Renshi Adam McCauley on Setting Rules

When an effective teacher begins a class, they always start with setting class rules: No eating in class. Raise your hand if you want to speak. Give others a chance to talk. Don’t go out of the classroom without permission.

Setting rules is important because it sets expectations. For example, the children are not shocked if the teacher reprimands them for chattering loudly in the middle of a math lesson. They then try to put effort into paying attention or, at least, keep from distracting their classmates.

We parents may not think this is relevant to us, but it’s also an important rule to apply to parenting.

A Word on Discipline

Discipline may be scary, both for us and for our children. However, keep in mind that if you don’t manage your child’s behavior while they are young, they will have plenty of trouble managing it when they’re older and you’re no longer around. A concrete example is that if you don’t enforce limitations to the amount of sweets that they consume, they will keep on consuming large amounts of it, resulting in a plethora of health problems.

The rules that you set for your child when they are young are key to the rules that they set for themselves in a future. If you discipline your child to study their lessons regularly, they will be far more disciplined with both their future studies and work.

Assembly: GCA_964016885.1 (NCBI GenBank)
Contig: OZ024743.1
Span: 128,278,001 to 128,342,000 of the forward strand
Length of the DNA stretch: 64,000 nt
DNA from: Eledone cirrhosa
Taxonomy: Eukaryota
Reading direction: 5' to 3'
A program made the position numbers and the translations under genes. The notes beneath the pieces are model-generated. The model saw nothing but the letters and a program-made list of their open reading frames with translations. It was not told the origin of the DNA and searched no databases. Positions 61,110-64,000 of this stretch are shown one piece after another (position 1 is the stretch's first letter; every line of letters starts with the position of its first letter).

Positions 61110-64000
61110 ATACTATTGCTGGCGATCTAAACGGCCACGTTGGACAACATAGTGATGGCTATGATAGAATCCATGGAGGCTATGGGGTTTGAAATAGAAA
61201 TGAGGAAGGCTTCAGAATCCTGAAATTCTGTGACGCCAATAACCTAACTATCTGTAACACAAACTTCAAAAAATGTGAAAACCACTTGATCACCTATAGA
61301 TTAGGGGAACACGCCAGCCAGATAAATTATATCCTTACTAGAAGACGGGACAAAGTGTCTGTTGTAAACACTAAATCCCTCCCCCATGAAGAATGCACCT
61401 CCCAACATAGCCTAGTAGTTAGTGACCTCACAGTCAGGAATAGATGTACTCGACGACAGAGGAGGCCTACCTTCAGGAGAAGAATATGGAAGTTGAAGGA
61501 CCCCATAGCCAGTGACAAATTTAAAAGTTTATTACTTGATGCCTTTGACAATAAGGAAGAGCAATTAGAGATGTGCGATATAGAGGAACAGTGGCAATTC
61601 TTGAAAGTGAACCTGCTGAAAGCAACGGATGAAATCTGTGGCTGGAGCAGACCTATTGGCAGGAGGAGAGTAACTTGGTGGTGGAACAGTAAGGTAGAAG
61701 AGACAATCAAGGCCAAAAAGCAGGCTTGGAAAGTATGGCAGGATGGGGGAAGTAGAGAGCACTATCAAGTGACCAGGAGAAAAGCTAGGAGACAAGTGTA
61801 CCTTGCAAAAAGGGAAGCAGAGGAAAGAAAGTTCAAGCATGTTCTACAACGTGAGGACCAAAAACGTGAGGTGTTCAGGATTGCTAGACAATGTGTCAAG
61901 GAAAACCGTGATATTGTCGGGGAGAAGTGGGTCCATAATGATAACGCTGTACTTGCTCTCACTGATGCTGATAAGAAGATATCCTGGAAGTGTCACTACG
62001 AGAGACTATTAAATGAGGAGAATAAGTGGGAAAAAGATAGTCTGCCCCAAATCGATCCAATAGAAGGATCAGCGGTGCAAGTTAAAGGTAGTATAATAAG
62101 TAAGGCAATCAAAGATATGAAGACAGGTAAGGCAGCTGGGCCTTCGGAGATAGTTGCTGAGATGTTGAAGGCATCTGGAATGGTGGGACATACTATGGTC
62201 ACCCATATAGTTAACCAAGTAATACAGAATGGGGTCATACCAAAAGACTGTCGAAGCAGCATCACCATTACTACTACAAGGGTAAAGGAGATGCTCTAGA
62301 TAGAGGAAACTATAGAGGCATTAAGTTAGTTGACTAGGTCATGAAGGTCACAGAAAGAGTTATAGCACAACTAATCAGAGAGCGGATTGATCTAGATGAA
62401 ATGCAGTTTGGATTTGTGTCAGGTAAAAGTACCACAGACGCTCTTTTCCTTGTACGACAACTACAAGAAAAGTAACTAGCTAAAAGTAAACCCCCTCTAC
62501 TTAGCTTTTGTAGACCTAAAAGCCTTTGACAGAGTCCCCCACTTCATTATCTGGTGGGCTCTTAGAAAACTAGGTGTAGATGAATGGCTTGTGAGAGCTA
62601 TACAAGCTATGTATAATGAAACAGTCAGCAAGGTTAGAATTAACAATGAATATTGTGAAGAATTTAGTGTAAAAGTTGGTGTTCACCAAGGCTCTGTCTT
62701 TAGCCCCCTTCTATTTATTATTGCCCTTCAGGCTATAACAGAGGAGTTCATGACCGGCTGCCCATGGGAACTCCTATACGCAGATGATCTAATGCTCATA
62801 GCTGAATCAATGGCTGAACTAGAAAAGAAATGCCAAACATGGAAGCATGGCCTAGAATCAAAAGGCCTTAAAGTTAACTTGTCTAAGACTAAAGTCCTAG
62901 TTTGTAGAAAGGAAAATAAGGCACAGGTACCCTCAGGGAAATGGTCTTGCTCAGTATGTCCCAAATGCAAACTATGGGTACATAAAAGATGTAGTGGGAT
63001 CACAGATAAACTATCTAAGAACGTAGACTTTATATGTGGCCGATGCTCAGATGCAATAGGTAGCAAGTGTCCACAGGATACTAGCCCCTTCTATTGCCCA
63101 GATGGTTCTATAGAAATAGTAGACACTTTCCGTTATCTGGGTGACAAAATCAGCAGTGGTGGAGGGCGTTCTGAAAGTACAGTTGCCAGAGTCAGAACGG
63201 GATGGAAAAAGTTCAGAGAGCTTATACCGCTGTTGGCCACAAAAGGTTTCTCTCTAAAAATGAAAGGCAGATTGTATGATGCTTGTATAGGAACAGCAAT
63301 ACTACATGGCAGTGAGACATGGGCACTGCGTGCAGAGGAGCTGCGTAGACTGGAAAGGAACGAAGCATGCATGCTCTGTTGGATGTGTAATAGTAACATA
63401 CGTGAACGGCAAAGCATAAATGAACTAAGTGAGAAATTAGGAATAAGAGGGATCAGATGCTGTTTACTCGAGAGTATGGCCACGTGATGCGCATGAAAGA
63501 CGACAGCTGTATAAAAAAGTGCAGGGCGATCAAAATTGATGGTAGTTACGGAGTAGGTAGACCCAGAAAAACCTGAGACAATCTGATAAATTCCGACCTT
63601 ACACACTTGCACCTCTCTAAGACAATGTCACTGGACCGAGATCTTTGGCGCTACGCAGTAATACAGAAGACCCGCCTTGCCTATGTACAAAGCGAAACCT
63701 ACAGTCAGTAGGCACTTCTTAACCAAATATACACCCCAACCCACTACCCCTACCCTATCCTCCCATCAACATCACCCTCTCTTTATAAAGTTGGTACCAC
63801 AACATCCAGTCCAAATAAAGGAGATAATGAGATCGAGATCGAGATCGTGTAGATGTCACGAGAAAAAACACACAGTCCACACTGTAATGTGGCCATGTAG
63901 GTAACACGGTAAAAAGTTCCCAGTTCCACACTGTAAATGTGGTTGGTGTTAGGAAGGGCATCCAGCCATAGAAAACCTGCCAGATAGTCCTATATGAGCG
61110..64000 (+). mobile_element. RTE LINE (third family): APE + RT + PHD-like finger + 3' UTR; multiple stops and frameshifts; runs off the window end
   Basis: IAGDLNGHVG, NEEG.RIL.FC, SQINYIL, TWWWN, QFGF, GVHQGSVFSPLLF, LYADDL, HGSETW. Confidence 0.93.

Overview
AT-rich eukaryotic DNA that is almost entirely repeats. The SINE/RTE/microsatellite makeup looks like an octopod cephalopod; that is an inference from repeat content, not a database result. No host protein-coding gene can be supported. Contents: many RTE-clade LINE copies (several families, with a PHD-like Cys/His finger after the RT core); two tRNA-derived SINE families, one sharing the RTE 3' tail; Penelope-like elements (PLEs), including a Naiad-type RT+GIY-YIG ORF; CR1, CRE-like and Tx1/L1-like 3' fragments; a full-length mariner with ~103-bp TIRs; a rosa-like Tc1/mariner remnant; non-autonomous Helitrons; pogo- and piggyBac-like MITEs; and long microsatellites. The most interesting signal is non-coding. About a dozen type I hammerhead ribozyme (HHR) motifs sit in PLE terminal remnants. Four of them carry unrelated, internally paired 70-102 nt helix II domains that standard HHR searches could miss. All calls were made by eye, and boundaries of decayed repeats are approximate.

You may be familiar with the saying, “old habits die hard.” Once your child develops a bad habit, it’s going to take them a ton of effort and tears to break it in the future when they really need to. Thus, it’s important to give them a head start with good ones.

Questions to Ask

There are three basic questions you must be able to answer at all times: Where is my child? Who is with my child? What is my child doing?

You do not need eyes at the back of your head or your child’s guardian angel constantly whispering in your ear to answer these questions. Your child’s movements are fairly predictable, whether they’re at school with their teacher and playmates learning science, or at the kitchen with their cousin having milk and cookies.

Being aware of the answers to these three questions allows you to monitor your child’s well-being. It also ensures that you know that they’re following the rules that you’ve set.

Remember, consistency is key to developing both discipline and an excellent relationship with your child. And the only way to develop this consistency is to set the tone at the beginning and be sure to follow through no matter what.

It may be rough, but ultimately it will make both you and your child better people.

Renshi Adam McCauleyContributor: Renshi Adam McCauley

Your Neighborhood Martial Art’s Instructor.

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